The title “Much Ado About Nothing,” William Shakespeare’s comedy now produced by Indy’s Khaos Company Theatre, makes it sound like an Olde English version of “Seinfeld.” While its plot is as easy to follow as a sitcom, the title is more of a pun – “noting” in Shakespeare’s time was to overhear gossip, which happens here with “much ado” indeed. (Thanks, Wikipedia!)

In a modernish Italy that can only exist on stage, Leonato (James Mannan), owner of the estate where the play is set, will give his daughter Hero (Kyrsten Lyster) to Claudio (Ben Rockey), a soldier in the company of Don Pedro (Donovan Whitney), who has arranged the match.

Meanwhile, Hero’s cousin, Beatrice (Kayla Lee), has nothing nice to say about men and marriage – I checked, this was written after “Taming of the Shrew,” so consider her a more-refined “Kate” – and the main target of her venom is boisterous braggart Benedick (Daniel Dale Clymer). Sensing that these two would be suited for a different kind of sparks between them, Leonato, Pedro and Claudio, along with Hero and her companions Margaret (Kathleen Cox) and Ursula (Kaylee Spivey-Good), conspire to get them thinking each is loved by the other.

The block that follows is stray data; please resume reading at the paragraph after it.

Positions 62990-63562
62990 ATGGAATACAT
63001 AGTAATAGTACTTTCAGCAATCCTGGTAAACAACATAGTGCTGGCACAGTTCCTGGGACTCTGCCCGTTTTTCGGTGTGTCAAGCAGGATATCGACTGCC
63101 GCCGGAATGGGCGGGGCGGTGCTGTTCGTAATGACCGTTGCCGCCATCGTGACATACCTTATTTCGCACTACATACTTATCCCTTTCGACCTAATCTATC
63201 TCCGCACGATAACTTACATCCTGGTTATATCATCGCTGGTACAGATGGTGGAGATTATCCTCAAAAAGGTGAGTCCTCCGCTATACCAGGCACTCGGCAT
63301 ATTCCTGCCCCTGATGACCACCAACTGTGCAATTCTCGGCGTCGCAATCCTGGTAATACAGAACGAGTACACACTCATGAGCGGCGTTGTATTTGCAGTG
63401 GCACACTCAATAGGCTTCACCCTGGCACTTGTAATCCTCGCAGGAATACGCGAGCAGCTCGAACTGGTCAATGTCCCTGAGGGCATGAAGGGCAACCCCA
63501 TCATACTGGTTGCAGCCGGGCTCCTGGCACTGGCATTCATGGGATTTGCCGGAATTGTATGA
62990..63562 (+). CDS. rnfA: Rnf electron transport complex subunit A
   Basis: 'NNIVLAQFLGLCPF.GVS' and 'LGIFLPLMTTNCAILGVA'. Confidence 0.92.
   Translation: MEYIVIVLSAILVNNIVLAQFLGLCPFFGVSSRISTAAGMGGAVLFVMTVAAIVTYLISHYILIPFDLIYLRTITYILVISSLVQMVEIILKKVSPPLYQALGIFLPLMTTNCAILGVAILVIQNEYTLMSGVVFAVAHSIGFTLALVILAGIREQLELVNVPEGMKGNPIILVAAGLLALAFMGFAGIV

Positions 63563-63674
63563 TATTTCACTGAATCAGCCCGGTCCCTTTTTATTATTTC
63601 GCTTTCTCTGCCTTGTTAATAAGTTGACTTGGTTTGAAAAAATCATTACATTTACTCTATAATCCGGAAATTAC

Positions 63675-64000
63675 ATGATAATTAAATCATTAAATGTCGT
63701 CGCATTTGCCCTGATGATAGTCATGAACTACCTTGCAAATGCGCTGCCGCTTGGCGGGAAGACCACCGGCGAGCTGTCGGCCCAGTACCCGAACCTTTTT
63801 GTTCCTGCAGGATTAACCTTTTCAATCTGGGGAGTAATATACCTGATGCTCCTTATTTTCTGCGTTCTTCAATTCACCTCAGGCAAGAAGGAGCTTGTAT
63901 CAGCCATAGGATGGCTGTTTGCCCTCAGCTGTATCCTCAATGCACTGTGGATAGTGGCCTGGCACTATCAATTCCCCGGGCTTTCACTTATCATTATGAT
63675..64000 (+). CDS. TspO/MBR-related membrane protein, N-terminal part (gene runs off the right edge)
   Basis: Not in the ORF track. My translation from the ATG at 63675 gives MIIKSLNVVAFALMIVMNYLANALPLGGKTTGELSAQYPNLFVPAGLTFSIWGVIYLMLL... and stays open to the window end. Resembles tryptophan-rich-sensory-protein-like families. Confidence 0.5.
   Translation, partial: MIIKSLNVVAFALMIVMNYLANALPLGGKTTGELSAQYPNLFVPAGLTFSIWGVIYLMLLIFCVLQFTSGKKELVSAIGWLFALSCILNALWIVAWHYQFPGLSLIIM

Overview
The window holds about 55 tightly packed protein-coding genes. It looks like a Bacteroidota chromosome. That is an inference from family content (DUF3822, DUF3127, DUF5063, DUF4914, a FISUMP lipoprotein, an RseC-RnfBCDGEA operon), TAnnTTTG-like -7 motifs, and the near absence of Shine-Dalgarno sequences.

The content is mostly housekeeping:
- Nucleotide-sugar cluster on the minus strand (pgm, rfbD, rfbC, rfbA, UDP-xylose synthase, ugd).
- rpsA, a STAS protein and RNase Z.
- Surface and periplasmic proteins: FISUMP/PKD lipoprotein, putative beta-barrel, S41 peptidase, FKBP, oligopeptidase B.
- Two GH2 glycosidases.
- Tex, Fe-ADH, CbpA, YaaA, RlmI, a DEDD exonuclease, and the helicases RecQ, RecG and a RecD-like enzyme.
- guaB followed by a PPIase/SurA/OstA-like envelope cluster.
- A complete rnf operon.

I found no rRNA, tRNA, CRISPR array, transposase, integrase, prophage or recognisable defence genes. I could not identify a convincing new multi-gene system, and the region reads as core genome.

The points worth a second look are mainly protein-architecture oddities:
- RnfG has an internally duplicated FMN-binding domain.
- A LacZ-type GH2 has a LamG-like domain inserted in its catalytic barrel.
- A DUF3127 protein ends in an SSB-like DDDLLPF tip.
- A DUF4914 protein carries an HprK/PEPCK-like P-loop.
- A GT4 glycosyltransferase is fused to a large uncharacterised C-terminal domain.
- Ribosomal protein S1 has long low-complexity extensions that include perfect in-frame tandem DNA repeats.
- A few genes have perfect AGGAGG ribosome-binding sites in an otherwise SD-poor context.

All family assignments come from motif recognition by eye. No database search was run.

Also meanwhile, Don Pedro’s brother, Don John (James Crawley), our villain, sets out to ruin everything with the help of drunken Borachio (Jake Peacock). The main thing standing in their way is Dogberry (Linda Grant) – the Barney Fife of Shakespearean Italy – her lieutenant Verges (Nikki Sayer) and faithful Watchmen (Aidan and Addison Lucas).

And “mark that I am an ass” if I don’t mention other cast members Bradley Good, Case Jacobus and Steven C. Rose, as well as that felt Comrade on Peacock’s left arm.

The jokes and barbs hold up, even with the original text. Hero, being a teenager, does blurt out “hashtag” at moments of stress, and you get latter-day clothes with sword scabbards, but it all works. Crawley should be commended for the best evil grin this side of the Grinch, and Rockey is great at playing goofy and clumsy, yet lovable. Clymer is as sharp as the blade at his side, and Lee is simultaneously beautiful and a force to contend with.

Also, Grant and Sayer totally make the corset-and-riding-crop look work.

Under the direction of KCT’s Anthony Nathan, this classic romp is truly something to make “much ado” about. Remaining performances are Friday (pay-what-you-want night) and Saturday, July 21-22, at 1775 N. Sherman Drive. Get info and tickets at kctindy.com.

Indy companies expertly flesh out Richard III’s twisted skeleton